Italian, Brazilian inspiration
Kaseke draws his inspiration from Italians, Paolo Maldini, Christian Zanetti and Francesco Totti who played until 40 years, his greatest motivation to continue playing comes from Brazilian, Ze Roberto who is still playing competitive football at age 42.
“My inspiration comes from the legendary Paolo Maldini, Zanetti from Inter Milan, Totti, the Italians have a way of playing till 40. With how they look after themselves, eat good and rest well. My all time favourite is Ze Roberto from Brazil, played for Bayern Munich, he is still playing past 40 in the Brazil top league,’’ said Kaseke.
Early life, breaking into Bosso first team
Kaseke grew up in Mzilikazi and Makokoba, started playing for Highlanders from Under-12 with the likes of Johannes Ngodzo. When his late father, who used to work for the National Railways of Zimbabwe was transferred to Dete, Kaseke found himself doing his primary school education at Sir Roy Welensky and secondary at Marist Brothers. He did his Advanced Level at Founders where he got seven points from a combination of English, Geography and Ndebele.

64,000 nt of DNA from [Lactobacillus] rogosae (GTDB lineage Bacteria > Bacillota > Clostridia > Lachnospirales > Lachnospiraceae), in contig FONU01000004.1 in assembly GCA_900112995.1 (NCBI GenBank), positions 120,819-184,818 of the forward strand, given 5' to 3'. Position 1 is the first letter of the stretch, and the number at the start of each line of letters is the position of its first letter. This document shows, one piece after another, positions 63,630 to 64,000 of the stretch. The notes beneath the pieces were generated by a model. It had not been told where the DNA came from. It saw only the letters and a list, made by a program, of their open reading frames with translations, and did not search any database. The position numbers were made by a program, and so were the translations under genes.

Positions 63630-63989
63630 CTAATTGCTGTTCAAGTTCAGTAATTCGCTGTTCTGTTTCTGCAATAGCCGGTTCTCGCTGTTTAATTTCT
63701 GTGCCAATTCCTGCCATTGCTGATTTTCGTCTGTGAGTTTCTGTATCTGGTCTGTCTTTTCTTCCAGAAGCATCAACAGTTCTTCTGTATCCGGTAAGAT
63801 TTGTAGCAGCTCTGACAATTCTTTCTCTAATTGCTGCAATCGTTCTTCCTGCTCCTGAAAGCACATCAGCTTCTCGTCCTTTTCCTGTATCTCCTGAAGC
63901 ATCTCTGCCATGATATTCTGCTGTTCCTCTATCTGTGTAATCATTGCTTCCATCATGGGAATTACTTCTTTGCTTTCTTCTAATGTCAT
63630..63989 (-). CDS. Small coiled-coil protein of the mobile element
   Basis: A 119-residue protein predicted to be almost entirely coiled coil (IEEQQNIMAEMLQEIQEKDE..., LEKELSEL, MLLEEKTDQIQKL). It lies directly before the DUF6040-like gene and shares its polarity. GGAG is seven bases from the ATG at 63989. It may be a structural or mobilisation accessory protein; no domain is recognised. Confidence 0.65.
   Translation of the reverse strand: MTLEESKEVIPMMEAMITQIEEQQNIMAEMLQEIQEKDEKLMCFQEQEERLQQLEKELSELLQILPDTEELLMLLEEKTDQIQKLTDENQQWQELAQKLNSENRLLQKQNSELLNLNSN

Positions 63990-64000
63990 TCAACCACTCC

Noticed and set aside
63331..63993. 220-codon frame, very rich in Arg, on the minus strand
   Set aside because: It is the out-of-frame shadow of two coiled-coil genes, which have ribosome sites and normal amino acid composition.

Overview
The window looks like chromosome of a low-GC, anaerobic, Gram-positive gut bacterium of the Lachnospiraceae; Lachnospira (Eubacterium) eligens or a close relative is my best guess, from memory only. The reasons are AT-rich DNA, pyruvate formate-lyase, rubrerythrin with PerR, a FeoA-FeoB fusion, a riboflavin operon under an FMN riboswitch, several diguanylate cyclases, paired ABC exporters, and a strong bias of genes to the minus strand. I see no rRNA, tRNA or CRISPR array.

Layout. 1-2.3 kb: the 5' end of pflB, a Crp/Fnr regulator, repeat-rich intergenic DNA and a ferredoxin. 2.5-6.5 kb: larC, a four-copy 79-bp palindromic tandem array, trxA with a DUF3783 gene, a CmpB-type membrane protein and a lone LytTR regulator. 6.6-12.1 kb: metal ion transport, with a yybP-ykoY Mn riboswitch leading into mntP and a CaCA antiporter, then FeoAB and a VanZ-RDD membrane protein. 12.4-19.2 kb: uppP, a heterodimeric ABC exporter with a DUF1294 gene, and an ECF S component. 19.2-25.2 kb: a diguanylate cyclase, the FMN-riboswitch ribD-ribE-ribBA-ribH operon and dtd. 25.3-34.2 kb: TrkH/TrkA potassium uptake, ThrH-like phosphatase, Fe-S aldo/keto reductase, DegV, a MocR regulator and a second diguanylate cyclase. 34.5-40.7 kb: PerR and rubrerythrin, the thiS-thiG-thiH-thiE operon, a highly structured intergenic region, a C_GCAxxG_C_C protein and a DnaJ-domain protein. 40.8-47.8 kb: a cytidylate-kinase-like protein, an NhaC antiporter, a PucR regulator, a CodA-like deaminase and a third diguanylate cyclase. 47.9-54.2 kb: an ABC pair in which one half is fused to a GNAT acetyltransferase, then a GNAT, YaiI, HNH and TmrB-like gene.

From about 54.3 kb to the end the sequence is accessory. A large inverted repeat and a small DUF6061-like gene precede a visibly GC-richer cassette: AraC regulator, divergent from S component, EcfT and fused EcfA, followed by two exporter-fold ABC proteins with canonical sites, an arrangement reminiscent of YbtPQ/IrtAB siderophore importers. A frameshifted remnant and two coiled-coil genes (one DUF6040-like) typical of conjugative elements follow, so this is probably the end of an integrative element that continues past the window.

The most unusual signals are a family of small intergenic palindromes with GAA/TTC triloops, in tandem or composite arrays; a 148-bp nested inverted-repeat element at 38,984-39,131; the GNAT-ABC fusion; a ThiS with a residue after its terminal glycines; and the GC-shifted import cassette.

His break for the Highlanders first team came in during the 1998/99 season when Bosso won the championship. Because of the tight competition at Bosso during that time, Kaseke, a defensive linkman had to contend with being deployed at right back or in central defence. The team was under the tutelage of Rahman Gumbo and the late Benjamin Moyo as assistant.
Kaseke stayed at Highlanders to win two more championships until he headed to Albania in 2002 where he joined KF Dinamo where he was for one and a half years. After that, he had a three-month stint with an Indian club who were playing in the Asian Champions League. When that ended, he returned home before he tried his luck with South African Premiership side, Bloemfontein Celtic who had former Bosso midfielder Richard Choruma in their books.